Citizen Journalism with a Better Flavor
Volume IV, Special 'Super Tuesday' Issue
One Man's Journey, A Lesson
Time for a pop quiz: Who was the only U.S. President who was also a union president? If you guessed Ronald Reagan, President of the Screen Actors Guild, a labor union for movie actors and part of the AFL, you would be correct. Up until the 1950s Reagan was an avid liberal Democrat. He supported the New Deal and was even mentioned as a possible president for the AFL!
His Father, Jack Reagan, was a working class Irish Catholic and held a minor position in the WPA during the New Deal. Young Ronald attended Eureka College, where he became known as a "jack of all trades," excelling in athletics, campus politics and theatre. He was elected student body president and led a student revolt against the college president. Yes, you heard me right. The then liberal Reagan was a campus protester! He earned a degree in Economics in 1932.
After college, Reagan was a sports announcer, then an actor.He remained a Democrat well into the 1950's. As president of the Screen Actors Guild though, he fought against Communist infiltration and testified before the House Un-American Activities Committee. Peggy Noonan says of him: "Even in his zeal to purge the Communist influence from Hollywood, he fought those who engaged in witch hunts and defended those who had been falsely accused of involvement."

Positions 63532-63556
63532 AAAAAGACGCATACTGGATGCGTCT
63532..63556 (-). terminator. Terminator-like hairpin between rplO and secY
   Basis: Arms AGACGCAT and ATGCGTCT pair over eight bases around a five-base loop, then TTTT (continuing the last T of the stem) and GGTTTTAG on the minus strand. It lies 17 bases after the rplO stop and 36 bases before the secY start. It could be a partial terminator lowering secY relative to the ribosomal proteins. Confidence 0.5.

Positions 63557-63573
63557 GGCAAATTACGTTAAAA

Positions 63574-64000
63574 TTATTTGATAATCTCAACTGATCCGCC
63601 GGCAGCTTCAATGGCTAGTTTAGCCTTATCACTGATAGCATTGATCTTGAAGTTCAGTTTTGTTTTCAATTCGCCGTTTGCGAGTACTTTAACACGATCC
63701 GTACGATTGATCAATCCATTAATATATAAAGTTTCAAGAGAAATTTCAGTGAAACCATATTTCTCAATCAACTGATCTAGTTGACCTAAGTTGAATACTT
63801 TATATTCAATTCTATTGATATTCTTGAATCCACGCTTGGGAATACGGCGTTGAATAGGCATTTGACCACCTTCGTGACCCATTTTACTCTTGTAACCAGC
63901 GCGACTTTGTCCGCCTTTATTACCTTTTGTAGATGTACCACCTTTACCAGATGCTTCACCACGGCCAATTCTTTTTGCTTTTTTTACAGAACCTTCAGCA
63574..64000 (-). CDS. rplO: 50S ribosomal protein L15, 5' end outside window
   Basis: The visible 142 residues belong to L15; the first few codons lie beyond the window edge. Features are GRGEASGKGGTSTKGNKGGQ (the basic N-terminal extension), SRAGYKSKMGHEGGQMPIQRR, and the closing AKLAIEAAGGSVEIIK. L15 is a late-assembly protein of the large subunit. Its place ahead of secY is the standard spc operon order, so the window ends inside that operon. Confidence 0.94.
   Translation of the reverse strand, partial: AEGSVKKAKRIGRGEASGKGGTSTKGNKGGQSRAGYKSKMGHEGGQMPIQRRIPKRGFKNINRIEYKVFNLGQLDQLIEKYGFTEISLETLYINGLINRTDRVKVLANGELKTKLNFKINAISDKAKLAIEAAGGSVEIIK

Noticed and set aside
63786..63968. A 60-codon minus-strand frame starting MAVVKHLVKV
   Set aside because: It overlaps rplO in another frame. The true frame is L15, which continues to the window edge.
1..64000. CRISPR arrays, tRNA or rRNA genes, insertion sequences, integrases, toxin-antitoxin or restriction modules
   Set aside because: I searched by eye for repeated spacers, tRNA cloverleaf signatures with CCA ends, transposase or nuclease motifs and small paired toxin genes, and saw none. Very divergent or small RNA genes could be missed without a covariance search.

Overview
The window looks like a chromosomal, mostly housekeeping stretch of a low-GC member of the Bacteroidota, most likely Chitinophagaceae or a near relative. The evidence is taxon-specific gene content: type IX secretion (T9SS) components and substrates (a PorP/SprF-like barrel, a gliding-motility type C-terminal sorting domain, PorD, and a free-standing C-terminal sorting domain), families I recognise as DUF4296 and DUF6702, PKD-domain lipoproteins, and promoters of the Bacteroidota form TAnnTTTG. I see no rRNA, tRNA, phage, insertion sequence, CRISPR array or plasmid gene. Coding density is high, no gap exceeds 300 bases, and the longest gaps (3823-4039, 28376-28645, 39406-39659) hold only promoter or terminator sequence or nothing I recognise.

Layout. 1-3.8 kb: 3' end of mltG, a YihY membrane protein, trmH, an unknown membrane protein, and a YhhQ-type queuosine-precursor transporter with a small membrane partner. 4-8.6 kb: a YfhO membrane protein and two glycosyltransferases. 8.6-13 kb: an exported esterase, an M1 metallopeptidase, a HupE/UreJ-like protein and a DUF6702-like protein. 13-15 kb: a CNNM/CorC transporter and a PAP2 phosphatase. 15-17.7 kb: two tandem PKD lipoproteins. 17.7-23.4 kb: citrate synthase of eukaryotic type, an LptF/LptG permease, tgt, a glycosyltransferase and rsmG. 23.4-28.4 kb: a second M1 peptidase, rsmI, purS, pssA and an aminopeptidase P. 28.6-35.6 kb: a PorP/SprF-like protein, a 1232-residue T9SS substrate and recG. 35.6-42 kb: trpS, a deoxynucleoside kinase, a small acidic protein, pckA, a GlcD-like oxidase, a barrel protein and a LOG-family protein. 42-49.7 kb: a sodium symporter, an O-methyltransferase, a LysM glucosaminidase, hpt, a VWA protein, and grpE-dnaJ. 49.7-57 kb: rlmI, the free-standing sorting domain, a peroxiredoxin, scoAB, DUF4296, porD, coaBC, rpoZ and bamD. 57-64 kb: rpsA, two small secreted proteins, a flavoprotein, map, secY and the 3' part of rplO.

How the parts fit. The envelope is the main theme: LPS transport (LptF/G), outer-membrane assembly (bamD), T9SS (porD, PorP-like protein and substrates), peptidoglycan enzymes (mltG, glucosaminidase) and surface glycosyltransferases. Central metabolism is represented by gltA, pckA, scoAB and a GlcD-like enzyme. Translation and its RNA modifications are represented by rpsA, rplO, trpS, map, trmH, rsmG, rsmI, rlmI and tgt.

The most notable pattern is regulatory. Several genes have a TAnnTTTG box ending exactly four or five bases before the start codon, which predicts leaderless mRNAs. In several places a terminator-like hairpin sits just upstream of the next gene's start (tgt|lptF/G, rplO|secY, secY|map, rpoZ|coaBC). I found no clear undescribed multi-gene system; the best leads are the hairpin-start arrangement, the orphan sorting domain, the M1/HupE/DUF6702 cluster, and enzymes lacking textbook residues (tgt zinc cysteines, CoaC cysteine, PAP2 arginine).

Actively supporting Richard Nixon's Presidential aspirations in 1960, Reagan parted ways with the party that he said had "left him." In 1962 he officially became a Republican, having rejected what he called the "tax-and-spend liberalism" of the modern Democrat Party. In 1964 Reagan might have created the first "Money Bomb" when he raised eight million dollars for Presidential Hopeful Barry Goldwater. Though Goldwater lost, Reagan's "Time for Choosing" speech won him a place in the rising Conservative movement. His thoughtful statement of policy won over many an old-time liberal and served him well as California's Governor and President of the United States.
Why Reagan Loves Romney
Although Romney once did not support Reagan, history supports the notion that Reagan would truely identify with Mitt's pilgrimage. In fact, one who has participated in the large-state model may be most uniquely qualified to speak to its weaknesses. Reagan Understood well the policies he criticized as well as the policies he crafted. Might the depth of his understanding be the quality that is at the heart of his being the "Great Communicator?"